All writing should be sharp and accurate. Journalism obviously makes you keen to obey the same rules whatever you’re committing to print. The main difficulty is in wanting to escape the strictures of an economical style, to be more effusive and elaborate. It’s like going on holiday and drinking too much. The great example is Evelyn Waugh, who had economy of literary means from the start. No-one knows where it originated – certainly not in the English of his day, in which ‘far-reaching propositions’ was always rendered as ‘propositions of a far-reaching character’. It’s called circumlocution and I’ve spent years banishing it from reporters’ copy. It’s Sod’s Law, of course, that some will identify it in these answers.

What’s it like to have the tables turned? Is it odd to see your work being critiqued instead of being a critic?

Nigel is music critic for The South Wales Argus

I don’t mind criticism, as long as it’s well-meant.  ‘Tables turned’ suggests some kind of hostility. We’re all in this together though I  feel that destructive criticism is often written for effect or notoriety and effusive praise for ease and to avoid trouble. Except in my case, where unbounded enthusiasm for my work is carefully-considered and well-meant. He said.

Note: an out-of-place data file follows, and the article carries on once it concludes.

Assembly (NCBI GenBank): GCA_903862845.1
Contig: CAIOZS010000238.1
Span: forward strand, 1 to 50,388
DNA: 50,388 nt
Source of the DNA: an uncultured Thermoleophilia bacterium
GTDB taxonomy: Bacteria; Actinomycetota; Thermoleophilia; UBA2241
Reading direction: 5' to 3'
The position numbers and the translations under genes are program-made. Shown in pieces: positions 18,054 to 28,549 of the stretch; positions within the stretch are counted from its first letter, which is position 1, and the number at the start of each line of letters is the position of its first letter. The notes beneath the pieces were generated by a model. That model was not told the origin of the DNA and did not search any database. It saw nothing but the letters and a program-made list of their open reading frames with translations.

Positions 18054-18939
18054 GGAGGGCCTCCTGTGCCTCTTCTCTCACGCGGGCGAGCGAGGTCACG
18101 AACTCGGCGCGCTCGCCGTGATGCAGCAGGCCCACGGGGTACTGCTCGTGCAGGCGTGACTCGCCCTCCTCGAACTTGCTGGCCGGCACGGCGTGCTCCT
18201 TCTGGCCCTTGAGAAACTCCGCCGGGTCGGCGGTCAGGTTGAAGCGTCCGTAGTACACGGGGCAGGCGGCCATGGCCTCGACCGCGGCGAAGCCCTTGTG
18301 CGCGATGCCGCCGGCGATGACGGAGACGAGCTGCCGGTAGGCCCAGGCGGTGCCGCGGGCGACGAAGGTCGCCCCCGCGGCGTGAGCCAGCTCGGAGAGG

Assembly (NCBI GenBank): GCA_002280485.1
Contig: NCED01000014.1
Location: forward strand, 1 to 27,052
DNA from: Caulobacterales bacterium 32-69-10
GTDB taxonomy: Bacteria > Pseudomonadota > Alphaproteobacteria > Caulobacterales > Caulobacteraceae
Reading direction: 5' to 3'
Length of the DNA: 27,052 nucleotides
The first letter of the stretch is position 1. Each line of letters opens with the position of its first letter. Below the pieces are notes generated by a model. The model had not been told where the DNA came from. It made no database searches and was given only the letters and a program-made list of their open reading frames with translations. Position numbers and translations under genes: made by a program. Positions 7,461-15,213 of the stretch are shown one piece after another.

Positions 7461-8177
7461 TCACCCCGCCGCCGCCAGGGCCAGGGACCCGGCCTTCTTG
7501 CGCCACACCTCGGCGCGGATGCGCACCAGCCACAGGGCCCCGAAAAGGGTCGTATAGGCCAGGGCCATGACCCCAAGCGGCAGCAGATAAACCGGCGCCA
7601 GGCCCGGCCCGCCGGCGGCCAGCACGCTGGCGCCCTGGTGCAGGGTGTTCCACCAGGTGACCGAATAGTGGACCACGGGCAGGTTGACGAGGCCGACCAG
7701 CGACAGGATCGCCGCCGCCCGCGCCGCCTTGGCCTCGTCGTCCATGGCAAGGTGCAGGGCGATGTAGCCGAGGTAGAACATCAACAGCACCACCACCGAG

Short story collections are often tied together by a common theme or idea and critics have noted the stories in Funderland often deal with family relationships.

Would you agree with this and why? How long did the collection take to complete and is it organised in particular way?

Interesting. Four stories in the script submitted originally had to be dropped because my wonderful editor, Eluned Gramich, didn’t think much could be cut. So we were left with a quart of words and a pint-sized book. She noted the family theme, which I hadn’t. That’s the genius of editing. She was right, of course. We then knew which stories to drop.

Someone has also pointed out to me since publication that there’s a lot of sitting on settees , a lot of people staring out of windows and two ‘abstemious’ families. These are clearly deep psychological observations. I don’t know what they mean or whether they’re significant, and I hadn’t even noticed them. But I love it when readers pick up on things I’ve been unaware of. It proves there’s something else going on when stories are written